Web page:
How The Bellybean got Started
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It often feels like life is moving faster and faster all the time, but in the delivery room, things are actually slowing down. A National Institutes of Health study found that childbirth for first-time moms now takes 2.6 hours longer than it did 50 years ago. To make that extra time in the delivery room less painful and more joyful, it helps to know how to make the hard work of having a baby more manageable. Starting today, here are 10 things you can do to make your birth experience that much easier.
Take a childbirth course and enroll as early as possible: Not only do classes fill up fast, but some, such as The Bradley Method courses, run 12 weeks, which means you need to start them in your second trimester.
Also, find out what your doctor's philosophy is on Cesarean sections and epidurals versus drug-free ways of managing pain. Ask tough questions—and "stupid" ones, too— to learn about the different stages of labor so you know what to expect. "The better prepared you are, the more choices you have during labor," says nurse practitioner Lynette Miya, M.N., R.N.P., of Torrance, Calif. "You don't want to arrive at the hospital without any idea of what's going to happen." Once labor starts, no surprise is a good surprise.
"The most important thing women learn through yoga is how to focus," says Carmela Cattuti, L.P.N., a Boston-based Kripalu certified instructor specializing in prenatal yoga certification training. "It also strengthens the entire body, increases flexibility and gives you stamina. But what is possibly even more helpful is that it helps your mind relax." This, in turn, leaves your body free to go about the business of birthing.
Some childbirth educators believe graphic images, catastrophic tales and words of discouragement ("You'll never be able to get that monster out without a C-section!") can affect your subconscious and create a mental block during labor.
At best, negative thoughts make labor stressful; at worst, they'll actually intensify pain. Change the channel on the TV, tune out or walk away when the subject matter makes you uncomfortable; also, shield yourself from scary labor Facebook threads by logging off.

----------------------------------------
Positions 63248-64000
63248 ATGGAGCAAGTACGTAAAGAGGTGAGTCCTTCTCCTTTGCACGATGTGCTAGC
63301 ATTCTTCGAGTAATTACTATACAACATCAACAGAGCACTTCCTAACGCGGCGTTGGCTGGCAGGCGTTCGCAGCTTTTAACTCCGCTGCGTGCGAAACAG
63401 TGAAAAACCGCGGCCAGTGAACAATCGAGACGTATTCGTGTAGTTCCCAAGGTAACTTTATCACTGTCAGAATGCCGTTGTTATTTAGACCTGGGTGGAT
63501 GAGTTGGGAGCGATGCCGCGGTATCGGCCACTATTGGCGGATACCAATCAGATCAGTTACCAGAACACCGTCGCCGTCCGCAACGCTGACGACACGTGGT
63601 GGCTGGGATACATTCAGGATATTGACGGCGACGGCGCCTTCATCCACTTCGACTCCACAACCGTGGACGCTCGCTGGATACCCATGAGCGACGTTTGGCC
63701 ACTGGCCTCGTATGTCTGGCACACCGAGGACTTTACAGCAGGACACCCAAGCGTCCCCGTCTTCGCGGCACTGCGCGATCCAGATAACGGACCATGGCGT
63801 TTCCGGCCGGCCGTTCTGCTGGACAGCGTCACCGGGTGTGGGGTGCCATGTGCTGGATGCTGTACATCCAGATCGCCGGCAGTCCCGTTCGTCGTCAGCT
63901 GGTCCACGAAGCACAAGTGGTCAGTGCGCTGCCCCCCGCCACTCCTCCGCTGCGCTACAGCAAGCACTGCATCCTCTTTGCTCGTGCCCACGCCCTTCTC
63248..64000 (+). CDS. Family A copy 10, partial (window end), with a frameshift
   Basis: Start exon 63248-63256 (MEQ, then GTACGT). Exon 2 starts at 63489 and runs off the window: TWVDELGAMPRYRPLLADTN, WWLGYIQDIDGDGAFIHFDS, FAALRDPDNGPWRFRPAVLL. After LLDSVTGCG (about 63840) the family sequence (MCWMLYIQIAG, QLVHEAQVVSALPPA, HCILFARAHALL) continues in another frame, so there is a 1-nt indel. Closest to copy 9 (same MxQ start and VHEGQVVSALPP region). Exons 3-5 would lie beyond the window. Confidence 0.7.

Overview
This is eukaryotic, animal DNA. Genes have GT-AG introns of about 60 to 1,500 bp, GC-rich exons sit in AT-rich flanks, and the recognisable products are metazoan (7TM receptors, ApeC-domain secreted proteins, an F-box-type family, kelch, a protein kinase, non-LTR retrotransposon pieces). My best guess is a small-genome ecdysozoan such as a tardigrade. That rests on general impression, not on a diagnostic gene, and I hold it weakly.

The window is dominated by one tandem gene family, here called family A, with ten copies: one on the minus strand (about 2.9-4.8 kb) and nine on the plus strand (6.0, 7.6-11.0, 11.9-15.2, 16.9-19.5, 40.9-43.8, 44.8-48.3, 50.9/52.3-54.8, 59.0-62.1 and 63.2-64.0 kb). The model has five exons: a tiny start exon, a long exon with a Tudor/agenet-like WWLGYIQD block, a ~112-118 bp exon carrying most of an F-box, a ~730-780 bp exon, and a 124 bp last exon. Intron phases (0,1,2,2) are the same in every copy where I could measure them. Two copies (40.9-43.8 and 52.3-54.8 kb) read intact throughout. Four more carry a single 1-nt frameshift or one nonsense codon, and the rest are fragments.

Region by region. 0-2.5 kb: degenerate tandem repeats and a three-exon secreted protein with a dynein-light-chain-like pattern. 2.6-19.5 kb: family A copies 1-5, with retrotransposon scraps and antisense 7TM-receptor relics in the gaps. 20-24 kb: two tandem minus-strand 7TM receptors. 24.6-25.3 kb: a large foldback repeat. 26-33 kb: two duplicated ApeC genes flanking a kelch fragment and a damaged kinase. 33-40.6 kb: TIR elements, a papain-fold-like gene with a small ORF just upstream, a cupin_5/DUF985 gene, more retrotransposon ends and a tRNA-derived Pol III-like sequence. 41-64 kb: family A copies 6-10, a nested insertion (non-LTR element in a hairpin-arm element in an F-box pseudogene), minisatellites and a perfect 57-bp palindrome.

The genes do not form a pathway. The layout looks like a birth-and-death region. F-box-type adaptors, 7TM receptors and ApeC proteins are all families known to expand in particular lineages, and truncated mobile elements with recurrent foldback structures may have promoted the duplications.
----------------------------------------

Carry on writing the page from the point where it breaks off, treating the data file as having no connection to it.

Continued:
Bonus: Learning to do this now will help you avoid being affected by all the unwanted advice you'll get after the baby is born.
When you're in the grip of labor, it's too late to crack open that self-hypnosis book or locate a birthing ball. Preparation counts.
Case in point: Squatting increases the size of the pelvic opening by about 28 percent. But if you wait until you're in labor to try it for the first time, your squatting stamina won't add up to, well, squat.
Doulas are nonmedical professionals trained to provide emotional and physical support as well as information to women during pregnancy and labor. Studies have found that with a trained doula's continuous support, labor times are shorter and the need for epidurals, C-sections, oxytocin for induction and forceps were decreased by about half. Another study concluded that women who received support through a hospital- based doula program were more likely to attempt breastfeeding. Check out DONA International (dona.org) to help you locate a certified doula in your area.
Learn several effective techniques to manage pain during childbirth, such as self-hypnosis, position changes, heat pack application and different breathing methods. "If you don't know what your options are, you don't have any," says Tracy Hartley, a certified doula and owner of B*E*S*T Doula Service in Los Angeles.
Upright positions, such as standing, walking, kneeling, slow dancing, sitting and squatting, allow gravity to help move the baby down and out. "Sometimes, getting the baby into the pelvis is like fitting a key into a lock," Hartley says. "You need to do a little jiggling. Rocking back and forth on your hands and knees may help to get the baby into position."
For most women, a dark and quiet environment is ideal during labor, so ask your nurse or partner to dim the lights and minimize noise. Little touches make a difference: a favorite pillow, pair of socks or soothing scent. "Aromatherapy, especially the scent of lavender, is very calming in labor," says Miya.
The warmth and weightlessness of a bath can be soothing throughout your labor, so if you have access to a warm tub, take the plunge. (Be sure to get your doctor or midwife's green light before doing so; there's a risk of infection if your water has broken.)
If a soak isn't possible, try taking a shower.
Labor transforms you, but it won't make you suddenly love lime Jell-O, New Age music or the sight of your in-laws as you breathe through a contraction. People may push all kinds of suggestions on you during labor; listen but don't feel you have to go along with them.
It's your body, your baby and your labor, so stick to your guns. Consider it practice for when your baby is a teenager.